Rating: 4 of 5 stars for Volumes 1 & 2, 5 of 5 stars for Volumes 3 & 4

Book Reviews: February 2019

This might be my shortest review since I switched to monthly round-ups. I technically only finished one book, and I don’t have a picture of it to share because I didn’t have time to take one in the chaos of moving from DC to Salt Lake City.

I don’t feel bad about just one book since I got 800 pages into Oathbringer this month. I still have 400 pages to go but I’m loving it so far.

So! My one book in February was:

  • The Life We Bury by Allen Eskins


In The Life We Bury, college student Joe Talbert is struggling with balancing family, work, and school, when an English assignment prompts him to interview a Carl, a Vietnam war veteran. The things he learns about Carl’s life change the trajectory of his own.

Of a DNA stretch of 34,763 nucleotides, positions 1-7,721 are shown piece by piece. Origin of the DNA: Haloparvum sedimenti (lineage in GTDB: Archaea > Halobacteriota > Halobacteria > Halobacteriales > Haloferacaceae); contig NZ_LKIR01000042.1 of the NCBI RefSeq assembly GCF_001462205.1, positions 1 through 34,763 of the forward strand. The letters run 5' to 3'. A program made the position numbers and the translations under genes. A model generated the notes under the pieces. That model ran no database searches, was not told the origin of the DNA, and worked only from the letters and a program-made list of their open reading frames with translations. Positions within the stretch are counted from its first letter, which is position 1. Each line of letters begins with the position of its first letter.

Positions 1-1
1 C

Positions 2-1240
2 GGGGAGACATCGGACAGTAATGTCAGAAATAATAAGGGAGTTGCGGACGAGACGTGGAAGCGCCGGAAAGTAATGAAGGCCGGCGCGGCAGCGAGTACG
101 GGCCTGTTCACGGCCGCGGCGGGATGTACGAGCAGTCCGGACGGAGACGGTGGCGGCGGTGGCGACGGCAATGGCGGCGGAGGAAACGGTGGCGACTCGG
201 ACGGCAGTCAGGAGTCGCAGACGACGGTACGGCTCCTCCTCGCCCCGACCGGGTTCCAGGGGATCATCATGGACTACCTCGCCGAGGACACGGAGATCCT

*pretend there’s a picture of the book here*

This was my last book for my DC book club (!!!) which I was in about 3.5 years. According to Goodreads, I read 26 different books while in this club. Sometimes I missed meetings and sometimes I went to the meeting without having read the book. Overall, I loved the club because it introduced me to many books I probably wouldn’t have read on my own.

The book was...okay. It felt like Eskins just had a list of things that make a good book and tried to cram it all into one. Tragic murder? Mysterious neighbor? Sick war vet? Family problems? Financial woes? Check, check. Throw it all in there! I don’t have a problem with any of those things individually, but all of it together (especially with that over-the-top ending) kept me from loving it. The most compelling part of the book was Joe’s relationship with his brother. If it had focused more on that and Carl instead of trying to be shocking, I probably would’ve liked it a lot more.

The Life We Bury is one of those books that keeps you entertained for a couple hours and is easy to get through, but it’s not going to offer anything unique in the world of thrillers.

Rating: 2.5 of 5 stars (Rounded up to 3 on Goodreads.)